Bill Introduced to Prevent Sex Offenders from Playing Virtual Reality Games

—by Will Kilgore

Sources: S.B. 8174, 238th S. Sess., 2015–2016 Reg. Sess. (N.Y. 2016); N.Y. Penal Law § 65.10 (McKinney 2016).

Abstract: New York Senator Jeffrey Klein introduced Senate Bill 8174 to prohibit sex offenders from accessing augmented reality games, so as to prevent such offenders from congregating in the same real world locations as children engaged in virtual play.

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On August 3, 2016, New York State Senator Jeffrey Klein introduced Senate Bill 8174 that would amend New York Penal Law Section 65.10 by adding the words “or augmented reality game” into subsection (b) of paragraph 4-a. The justification for Senate Bill 8174 is to prevent unsupervised children and sex offenders from congregating in the same real world locations that the augmented reality game incentivizes players to visit. This proposed legislation came largely in response to the immediate popularity of the augmented reality game Pokémon GO. Senate Bill 8174 is the first proposed legislation, either state or federal, that both recognizes the potential impact of augmented reality games on our culture and attempts to minimize the harm that can occur from playing these types of games.

 

Augmented Reality Games

Augmented reality games, like Pokémon GO, allow players to interact with their real world environment while simultaneously playing the game. For example, in Pokémon GO, the game uses a player’s mobile device camera, GPS, and clock to generate a version of the real world on that device. The purpose of this particular game is to collect creatures that pop up in random real world locations. There are also certain in-game objectives at real world locations, where players can stock up on supplies that are needed for the game or battle their creatures against those of other players. With both children and adults able to play the game, there can be significant risks in allowing unsupervised children to frequent these locations.

 

Current Status of the Law in New York

The subsection that Senate Bill 8174 proposes to amend sets forth mandatory conditions when imposing a sentence of probation or conditional discharge for certain classifications of sex offenders. Those classifications are: sex offenders that perpetrate an offense on victims under age 18, sex offenders that are classified as level three, or sex offenders that used the internet to facilitate the crime. Section 65.10 of New York Penal Law currently prohibits these classifications of sex offenders from: “1) using the internet to access pornographic material; 2) access[ing] a commercial social networking website; or 3) communicat[ing] with other individuals or groups for the purpose of promoting sexual relations with a person under the age of eighteen.” Subsection (b) goes on to define social networking website as:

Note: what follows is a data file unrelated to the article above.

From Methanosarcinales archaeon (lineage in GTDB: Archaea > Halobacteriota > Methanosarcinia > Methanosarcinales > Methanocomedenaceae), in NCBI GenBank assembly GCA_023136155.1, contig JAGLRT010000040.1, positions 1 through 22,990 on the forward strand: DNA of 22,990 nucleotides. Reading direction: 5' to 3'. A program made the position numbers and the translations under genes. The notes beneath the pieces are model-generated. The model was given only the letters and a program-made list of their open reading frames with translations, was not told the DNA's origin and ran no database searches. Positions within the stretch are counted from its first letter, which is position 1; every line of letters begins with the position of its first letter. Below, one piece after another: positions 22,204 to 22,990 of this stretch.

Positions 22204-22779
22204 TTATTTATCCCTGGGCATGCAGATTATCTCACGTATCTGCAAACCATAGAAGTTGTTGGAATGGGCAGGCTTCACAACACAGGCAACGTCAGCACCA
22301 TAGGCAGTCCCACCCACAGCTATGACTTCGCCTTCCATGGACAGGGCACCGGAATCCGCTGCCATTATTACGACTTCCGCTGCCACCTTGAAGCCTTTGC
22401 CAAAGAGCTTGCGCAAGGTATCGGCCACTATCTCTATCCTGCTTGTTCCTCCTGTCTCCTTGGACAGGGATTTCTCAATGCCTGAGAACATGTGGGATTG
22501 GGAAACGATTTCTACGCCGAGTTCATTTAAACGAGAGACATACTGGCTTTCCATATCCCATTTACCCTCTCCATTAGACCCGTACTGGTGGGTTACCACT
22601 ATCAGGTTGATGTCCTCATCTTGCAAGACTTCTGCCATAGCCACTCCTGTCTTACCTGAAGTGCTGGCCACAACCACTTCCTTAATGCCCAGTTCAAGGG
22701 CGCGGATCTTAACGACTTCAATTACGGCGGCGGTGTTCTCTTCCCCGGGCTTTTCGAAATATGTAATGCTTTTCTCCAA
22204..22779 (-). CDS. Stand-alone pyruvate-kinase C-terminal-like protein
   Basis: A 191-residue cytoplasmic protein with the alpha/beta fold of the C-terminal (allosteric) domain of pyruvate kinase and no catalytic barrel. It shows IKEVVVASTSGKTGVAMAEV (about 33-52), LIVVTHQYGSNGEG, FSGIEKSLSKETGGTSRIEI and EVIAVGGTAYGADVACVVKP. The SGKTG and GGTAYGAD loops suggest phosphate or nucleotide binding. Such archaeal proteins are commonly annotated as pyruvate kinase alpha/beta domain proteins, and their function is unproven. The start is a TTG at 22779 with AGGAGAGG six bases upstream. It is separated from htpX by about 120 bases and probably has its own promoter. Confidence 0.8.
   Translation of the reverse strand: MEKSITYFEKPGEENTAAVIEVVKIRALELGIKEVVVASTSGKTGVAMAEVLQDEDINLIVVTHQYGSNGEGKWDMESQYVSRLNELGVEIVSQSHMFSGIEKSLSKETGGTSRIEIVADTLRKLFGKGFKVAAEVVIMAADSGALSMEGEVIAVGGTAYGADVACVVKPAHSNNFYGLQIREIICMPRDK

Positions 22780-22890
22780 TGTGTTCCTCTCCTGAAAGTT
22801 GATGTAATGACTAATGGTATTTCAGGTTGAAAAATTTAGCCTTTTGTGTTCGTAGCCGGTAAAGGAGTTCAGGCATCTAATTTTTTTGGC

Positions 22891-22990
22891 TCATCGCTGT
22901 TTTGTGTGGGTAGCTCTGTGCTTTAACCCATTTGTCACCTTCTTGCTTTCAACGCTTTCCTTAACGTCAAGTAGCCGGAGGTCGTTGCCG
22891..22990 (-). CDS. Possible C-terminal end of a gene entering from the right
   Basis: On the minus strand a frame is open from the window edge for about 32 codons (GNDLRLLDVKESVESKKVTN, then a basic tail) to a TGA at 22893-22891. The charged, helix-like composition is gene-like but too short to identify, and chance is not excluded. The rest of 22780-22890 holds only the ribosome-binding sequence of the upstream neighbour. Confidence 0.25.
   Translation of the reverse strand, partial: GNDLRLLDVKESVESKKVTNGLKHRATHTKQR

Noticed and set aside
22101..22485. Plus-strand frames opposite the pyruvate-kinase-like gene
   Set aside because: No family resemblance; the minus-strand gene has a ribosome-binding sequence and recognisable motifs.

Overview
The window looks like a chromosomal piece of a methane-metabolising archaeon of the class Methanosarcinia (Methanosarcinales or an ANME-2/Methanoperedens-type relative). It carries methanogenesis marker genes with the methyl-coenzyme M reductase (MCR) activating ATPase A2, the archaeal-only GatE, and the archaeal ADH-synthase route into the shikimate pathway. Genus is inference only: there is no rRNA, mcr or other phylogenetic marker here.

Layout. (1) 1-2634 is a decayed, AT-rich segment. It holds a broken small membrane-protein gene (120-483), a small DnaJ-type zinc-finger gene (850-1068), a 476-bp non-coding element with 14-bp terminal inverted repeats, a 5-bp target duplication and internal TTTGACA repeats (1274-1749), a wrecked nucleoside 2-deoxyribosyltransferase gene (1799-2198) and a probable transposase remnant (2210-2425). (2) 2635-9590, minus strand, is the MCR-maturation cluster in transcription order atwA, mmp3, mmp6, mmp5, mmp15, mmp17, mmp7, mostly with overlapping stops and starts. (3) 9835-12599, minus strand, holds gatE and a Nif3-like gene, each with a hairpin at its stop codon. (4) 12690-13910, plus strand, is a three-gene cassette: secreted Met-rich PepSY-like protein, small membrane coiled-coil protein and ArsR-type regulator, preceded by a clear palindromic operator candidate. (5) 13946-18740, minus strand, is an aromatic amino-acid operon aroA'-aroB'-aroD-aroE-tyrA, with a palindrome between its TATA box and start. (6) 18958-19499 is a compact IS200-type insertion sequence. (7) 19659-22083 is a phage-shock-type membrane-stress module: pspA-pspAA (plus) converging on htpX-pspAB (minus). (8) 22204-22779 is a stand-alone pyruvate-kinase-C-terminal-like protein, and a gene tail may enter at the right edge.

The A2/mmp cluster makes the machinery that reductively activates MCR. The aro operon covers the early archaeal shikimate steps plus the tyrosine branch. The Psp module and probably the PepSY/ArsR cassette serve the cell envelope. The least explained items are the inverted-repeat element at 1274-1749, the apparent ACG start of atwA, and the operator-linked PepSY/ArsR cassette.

any business, organization or other entity operating a website that permits persons under eighteen years of age to be registered users for the purpose of establishing personal relationships with other users, where such persons under eighteen years of age may: (i) create web pages or profiles that provide information about themselves where such web pages or profiles are available to the public or to other users; (ii) engage in direct or real time communication with other users, such as a chat room or instant messenger; and (iii) communicate with persons over eighteen years of age.

While Section 65.10 prohibits sex offenders from participating in three distinct activities, and social networking website has a broad definition, augmented reality games are not included in the prohibition.

 

Legislative Pipeline

Currently, Senate Bill 8174 is still in committee. In other words, the proposed legislation still has some distance to go before actually becoming law. The reviewing committee has to decide whether the bill should be sent to the Senate floor for a vote. If the bill passes by a majority in the Senate, then it has to also pass by a majority of the Assembly, and ultimately be signed into law by the Governor.

 

Implications of Senate Bill 8174

If Senate Bill 8174 becomes law, judges will be required to impose this additional condition on the probation or conditional discharge of all of the above-mentioned classifications of sex offenders. Prosecutors and investigators will presumably need to discover new methods to track and prove that a suspect did indeed access an augmented reality game. If a sex offender does access an augmented reality game, it will be the duty of the prosecutor to prove that the individual violated his probation or conditional discharge.

Even though this proposed legislation is still in committee, at the very least it brings awareness to the legislature that augmented reality games are on the market and could have potential negative consequences for consumers. At the very most, it could become law and potentially protect children by prohibiting sex offenders from accessing augmented reality games.

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